Could a Japanese Plant Turn Cold Cuts Into Healthy Fare?

There's good news for health-conscious sausage and bacon lovers.

A new study suggests the Japanese knotweed plant could be used to make healthier cured meats.

According to researchers, this fast-growing plant that invades gardens and buildings contains a chemical that could take the place of the preservative nitrite, which has been linked to cancer, in cured meats. That might not on...

Cancer in Hispanics: Good News and Bad

Hispanic people in the United States have lower cancer rates than white people, but they are much more likely to develop certain preventable cancers.

"The good news is that overall cancer rates are lower in Hispanic people, but we are seeing very high rates of infectious disease-related cancers, many of which are potentially avoidable," said study author Kimberly Miller, a scientist at th...

Common Form of Liver Cancer on the Rise in Rural America

Liver cancer is on the rise in rural America, but on a downswing in cities, new research shows.

Hepatocellular carcinoma (HCC) is the most common type of liver cancer and the fastest-growing cause of cancer deaths in the United States. It's rising at an annual rate of nearly 6% in rural areas, approaching rates seen in cities, the study authors found.

"Considering that one in five A...

New Drug Combo Boosts Survival Against Aggressive Form of Breast Cancer

New research offers good news for women with an aggressive HER2-positive breast cancer.

A targeted therapy, trastuzumab deruxtecan (T-DXd), sold as Enhertu, triples the length of time that the cancer remains in check when compared with the current gold standard, trastuzumab emtansine (T-DM1).

Both of these drugs are second-line treatment options for HER2-positive breast cancer that...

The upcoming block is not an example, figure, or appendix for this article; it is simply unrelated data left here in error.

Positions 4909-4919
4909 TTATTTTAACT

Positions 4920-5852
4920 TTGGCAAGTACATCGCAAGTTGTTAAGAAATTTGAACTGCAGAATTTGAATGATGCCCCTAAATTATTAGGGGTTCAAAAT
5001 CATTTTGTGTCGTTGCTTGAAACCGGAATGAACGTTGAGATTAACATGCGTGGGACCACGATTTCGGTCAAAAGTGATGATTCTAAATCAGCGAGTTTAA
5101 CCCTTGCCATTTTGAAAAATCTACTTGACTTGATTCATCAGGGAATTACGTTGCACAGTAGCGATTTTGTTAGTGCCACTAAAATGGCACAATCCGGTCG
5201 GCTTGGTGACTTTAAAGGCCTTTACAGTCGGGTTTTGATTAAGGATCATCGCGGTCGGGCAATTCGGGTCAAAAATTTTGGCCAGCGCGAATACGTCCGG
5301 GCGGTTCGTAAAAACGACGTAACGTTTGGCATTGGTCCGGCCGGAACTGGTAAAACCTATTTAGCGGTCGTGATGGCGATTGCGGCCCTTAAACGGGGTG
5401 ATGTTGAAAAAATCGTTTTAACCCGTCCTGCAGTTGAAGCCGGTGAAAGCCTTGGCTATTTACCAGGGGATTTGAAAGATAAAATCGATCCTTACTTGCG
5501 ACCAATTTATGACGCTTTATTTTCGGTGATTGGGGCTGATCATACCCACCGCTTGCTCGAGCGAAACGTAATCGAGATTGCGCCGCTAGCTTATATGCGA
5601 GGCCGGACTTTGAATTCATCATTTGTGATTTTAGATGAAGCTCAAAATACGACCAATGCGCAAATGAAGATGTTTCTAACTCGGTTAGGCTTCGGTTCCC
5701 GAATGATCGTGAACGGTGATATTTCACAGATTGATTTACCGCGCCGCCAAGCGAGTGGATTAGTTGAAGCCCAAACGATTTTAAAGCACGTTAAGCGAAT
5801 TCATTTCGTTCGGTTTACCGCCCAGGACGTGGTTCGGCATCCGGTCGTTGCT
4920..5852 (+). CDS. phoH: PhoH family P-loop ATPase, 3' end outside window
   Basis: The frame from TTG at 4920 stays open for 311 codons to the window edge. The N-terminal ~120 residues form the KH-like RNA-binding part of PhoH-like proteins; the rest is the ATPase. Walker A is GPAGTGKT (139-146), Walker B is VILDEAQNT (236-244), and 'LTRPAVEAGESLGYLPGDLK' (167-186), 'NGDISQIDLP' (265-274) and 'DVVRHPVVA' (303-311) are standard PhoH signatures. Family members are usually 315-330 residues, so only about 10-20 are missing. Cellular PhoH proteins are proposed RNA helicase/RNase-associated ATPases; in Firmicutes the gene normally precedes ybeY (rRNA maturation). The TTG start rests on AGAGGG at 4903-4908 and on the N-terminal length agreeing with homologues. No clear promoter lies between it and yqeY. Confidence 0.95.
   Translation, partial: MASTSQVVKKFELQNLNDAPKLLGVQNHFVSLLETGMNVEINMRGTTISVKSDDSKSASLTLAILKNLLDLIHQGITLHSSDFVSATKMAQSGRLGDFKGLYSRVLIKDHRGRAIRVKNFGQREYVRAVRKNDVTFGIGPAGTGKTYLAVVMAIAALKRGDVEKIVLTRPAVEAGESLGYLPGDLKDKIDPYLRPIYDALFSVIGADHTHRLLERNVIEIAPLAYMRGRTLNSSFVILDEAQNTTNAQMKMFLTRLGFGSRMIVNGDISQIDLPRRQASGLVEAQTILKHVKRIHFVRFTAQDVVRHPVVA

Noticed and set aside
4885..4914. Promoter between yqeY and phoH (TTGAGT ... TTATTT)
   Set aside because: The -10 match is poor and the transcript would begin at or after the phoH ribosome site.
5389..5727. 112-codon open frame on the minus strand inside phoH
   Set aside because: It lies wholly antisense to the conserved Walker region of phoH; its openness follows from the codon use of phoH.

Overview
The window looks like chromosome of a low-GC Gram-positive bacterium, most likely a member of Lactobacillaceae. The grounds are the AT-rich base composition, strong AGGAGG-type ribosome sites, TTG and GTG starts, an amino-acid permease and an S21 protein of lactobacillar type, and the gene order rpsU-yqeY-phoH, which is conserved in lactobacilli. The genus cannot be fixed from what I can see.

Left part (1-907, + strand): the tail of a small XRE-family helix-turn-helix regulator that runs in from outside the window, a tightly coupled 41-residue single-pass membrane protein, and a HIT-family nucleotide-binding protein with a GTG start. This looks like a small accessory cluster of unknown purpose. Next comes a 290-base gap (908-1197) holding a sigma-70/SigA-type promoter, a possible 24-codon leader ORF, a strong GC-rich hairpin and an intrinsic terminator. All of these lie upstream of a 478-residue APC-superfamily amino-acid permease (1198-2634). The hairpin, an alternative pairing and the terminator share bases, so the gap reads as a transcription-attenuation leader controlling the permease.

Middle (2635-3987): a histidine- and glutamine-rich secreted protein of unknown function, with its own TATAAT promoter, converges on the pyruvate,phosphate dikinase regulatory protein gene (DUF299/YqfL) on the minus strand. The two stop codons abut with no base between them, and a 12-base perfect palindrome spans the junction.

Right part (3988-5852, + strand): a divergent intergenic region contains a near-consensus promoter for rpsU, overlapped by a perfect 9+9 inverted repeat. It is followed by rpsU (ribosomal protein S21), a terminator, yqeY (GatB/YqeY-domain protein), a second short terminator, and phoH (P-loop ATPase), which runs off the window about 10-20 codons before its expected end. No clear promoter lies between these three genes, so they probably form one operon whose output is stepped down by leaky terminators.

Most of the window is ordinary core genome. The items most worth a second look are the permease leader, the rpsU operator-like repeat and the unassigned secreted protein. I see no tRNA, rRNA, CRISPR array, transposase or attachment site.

Pfizer Recalls All Lots of Anti-Smoking Drug Chantix Due to Potential Carcinogen

Pfizer is expanding the recall of its anti-smoking drug Chantix (varenicline), the company announced Friday.

The nationwide recall of all Chantix 0.5 mg and 1 mg tablets was prompted because they may contain levels of a nitrosamine, N-nitroso-varenicline, that are at or above levels approved by the U.S. Food and Drug Administration.

Long-term ingestion of N-nitroso-varenicline may b...

Blood Cancer Patients Could Benefit From COVID Booster Shot: Study

Patients with B-cell blood cancers who did not make antibodies to COVID-19 after two shots of vaccine may find that a third shot does the trick, new research finds.

More than half the patients who had failed to respond to the first two shots had a positive response to the third, or booster, shot, according to the Leukemia & Lymphoma Society study.

"The additional COVID-19 vaccine do...

Having Even a Cousin or Grandparent With Colon Cancer Raises Your Risk: Study

Colon cancer risk runs in families, and it's not just a parent or sibling having had the disease that should concern you.

If you have a second- or third-degree relative who had colon cancer at an early age, your odds of having the disease substantially increase, a new study finds.

First-degree relatives include parents, children and siblings. Second-degree relatives include aunts, ...

9/11 First Responders Face Higher Cancer Risk 20 Years Later

Twenty years on, responders to the World Trade Center attacks in New York City are showing increased risks of certain cancers, two new studies confirm.

Researchers found higher-than-average rates of prostate cancer among firefighters, medics and other workers who toiled at the disaster site on and after Sept. 11, 2001.

And compared with firefighters from other major U.S. cities...

Your State's Laws Might Save Your Life If Breast Cancer Strikes

When Nancy Cappello was diagnosed with advanced breast cancer in 2003, she was stunned.

How could this have happened? She went for her annual screening mammogram every year and was always told that all was fine.

It wasn't.

Cappello had dense breasts, but no one had ever told her. "The tumor was likely growing for five to seven years," said her husband, Joseph Cappello. "At th...

Child Cancers Are Rare, But Here Are Signs to Look For

Most parents want their children to live carefree lives, so a diagnosis of childhood cancer is devastating. Fortunately, pediatric cancers are rare.

Yet it doesn't hurt to be watchful for the warning signs, suggest experts in childhood cancer from Penn State Health.

The best screening most parents can do is to stay on track with well-child visits, the doctors said.